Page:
The Maurice Jones-Drew situation, and the way people were criticizing him was completely unfair.  I know I’m biased, but I’m all for NFL players holding out, especially if they’re running backs.

Let me explain.

We’re in the midst an era where running backs are becoming more and more of a commodity.

For the record, I’m not on the inside on anything dealing with MJD’s situation.  I’m just going on a short rant, and using his situation as an example.

>>Related: NFL Contracts – 15 Ways NFL Players and Teams Gain Leverage in Negotiations – Part One


Running Backs Gotta “Get It” While They Can

Check out this short list of backs, and tell me what they all have in-common:

Three-time All-Pro Jaguars’ running back Maurice Jones-Drew. (ICON)

  • Adrian Peterson
  • Arian Foster
  • Chris Johnson
  • Ray Rice
  • LeSean McCoy
  • Matt Forte

What do they have in-common?

That’s right, they all made immediate impacts in the game of pro football.

This means that the clock has started, and it ticks-away quickly for top-tier running backs.

Combine that with the fact that running backs are one play away from their careers being over when you consider that they get hit, or have to hit, somebody on just about every play.

Combine that with the length of the average NFL back of three years.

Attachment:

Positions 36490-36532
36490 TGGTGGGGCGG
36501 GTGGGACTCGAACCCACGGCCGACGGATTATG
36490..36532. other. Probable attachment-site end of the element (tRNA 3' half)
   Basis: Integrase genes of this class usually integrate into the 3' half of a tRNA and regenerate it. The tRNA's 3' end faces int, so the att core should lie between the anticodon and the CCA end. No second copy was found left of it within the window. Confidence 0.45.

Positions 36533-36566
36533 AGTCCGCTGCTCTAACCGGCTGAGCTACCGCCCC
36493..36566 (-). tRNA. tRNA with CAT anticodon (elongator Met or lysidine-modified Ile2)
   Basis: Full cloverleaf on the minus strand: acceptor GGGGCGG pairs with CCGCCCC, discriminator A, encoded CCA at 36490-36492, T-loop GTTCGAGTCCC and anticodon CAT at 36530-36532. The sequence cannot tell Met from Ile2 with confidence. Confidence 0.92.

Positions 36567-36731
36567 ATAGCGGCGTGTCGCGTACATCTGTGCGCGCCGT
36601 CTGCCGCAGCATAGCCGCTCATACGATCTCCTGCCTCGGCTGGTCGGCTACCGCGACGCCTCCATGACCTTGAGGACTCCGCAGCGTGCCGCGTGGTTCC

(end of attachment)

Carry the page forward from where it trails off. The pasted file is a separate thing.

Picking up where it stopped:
“Honor the Contract,”  You Say?  Get Real.

And I get tired of people that say “he signed the contract, he should’ve honored it.”  Are you serious?

Well if MJD was supposed to just honor the contract he signed, explain to me why that principle doesn’t apply to the NFL teams when they release players that are still under contract?

Why is it fair for them not to honor it, and it’s not ok for the player to do so?

Combine that with the fact that most players will only get one (“maybe two) chances to get a big payday before it’s “on to the next” running back from the team’s perspective.

Most running backs, who have an average career of just under three years in the league, never get to see that second pay day.

Combine that with the fact that if you’re a top-tier running back who got drafted in the first round, a team can lock you up for six years, if they chose to.


How?  Well first round deals are four-year deals with an optional fifth year.  So that’s five years, then if they franchise him for the sixth year, now we’re at six.

Plus, quite often, a player’s g-money (guaranteed money) is paid out on the first couple years of their tenure with a team.  Once that guaranteed money is all paid out, teams will quickly hit you with the ultimatum of “renegotiate your contract, or we’ll cut you.”

That’s exactly what happened to Ladainian Tomlinson in 2008.

Bottom line, in the NFL (especially if you’re a running back), you’d better cash-out on as many payday opportunities as you can.

I personally think the fans and media that blast players for holding out either don’t understand the player’s perspective, or simply don’t care.

With that being the case, NFL players shouldn’t care what the media or fans think either when it comes to holding out for a payday.

After all, it’s just business.

What do you think?  Is it wrong for player’s to hold out?  Leave a comment below.

Follow me on Twitter.  @alvingrier

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